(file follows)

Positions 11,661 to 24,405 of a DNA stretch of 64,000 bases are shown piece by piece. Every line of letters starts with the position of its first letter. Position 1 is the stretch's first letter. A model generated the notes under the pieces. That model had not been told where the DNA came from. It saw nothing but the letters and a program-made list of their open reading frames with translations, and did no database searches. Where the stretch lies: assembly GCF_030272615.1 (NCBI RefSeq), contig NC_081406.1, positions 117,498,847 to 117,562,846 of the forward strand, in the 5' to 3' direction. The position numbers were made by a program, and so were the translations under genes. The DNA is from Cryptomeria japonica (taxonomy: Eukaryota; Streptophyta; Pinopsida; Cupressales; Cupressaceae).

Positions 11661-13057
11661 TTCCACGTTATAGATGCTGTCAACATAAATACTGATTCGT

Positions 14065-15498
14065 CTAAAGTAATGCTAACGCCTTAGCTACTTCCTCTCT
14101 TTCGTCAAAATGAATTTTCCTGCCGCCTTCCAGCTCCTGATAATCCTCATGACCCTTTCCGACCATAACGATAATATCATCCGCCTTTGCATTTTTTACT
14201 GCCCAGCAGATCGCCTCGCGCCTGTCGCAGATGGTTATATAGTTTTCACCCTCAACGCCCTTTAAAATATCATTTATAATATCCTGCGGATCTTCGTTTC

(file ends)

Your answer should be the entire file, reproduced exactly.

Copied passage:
Positions 11,661 to 24,405 of a DNA stretch of 64,000 bases are shown piece by piece. Every line of letters starts with the position of its first letter. Position 1 is the stretch's first letter. A model generated the notes under the pieces. That model had not been told where the DNA came from. It saw nothing but the letters and a program-made list of their open reading frames with translations, and did no database searches. Where the stretch lies: assembly GCF_030272615.1 (NCBI RefSeq), contig NC_081406.1, positions 117,498,847 to 117,562,846 of the forward strand, in the 5' to 3' direction. The position numbers were made by a program, and so were the translations under genes. The DNA is from Cryptomeria japonica (taxonomy: Eukaryota; Streptophyta; Pinopsida; Cupressales; Cupressaceae).

Positions 11661-13057
11661 TTCCACGTTATAGATGCTGTCAACATAAATACTGATTCGT

Positions 14065-15498
14065 CTAAAGTAATGCTAACGCCTTAGCTACTTCCTCTCT
14101 TTCGTCAAAATGAATTTTCCTGCCGCCTTCCAGCTCCTGATAATCCTCATGACCCTTTCCGACCATAACGATAATATCATCCGCCTTTGCATTTTTTACT
14201 GCCCAGCAGATCGCCTCGCGCCTGTCGCAGATGGTTATATAGTTTTCACCCTCAACGCCCTTTAAAATATCATTTATAATATCCTGCGGATCTTCGTTTC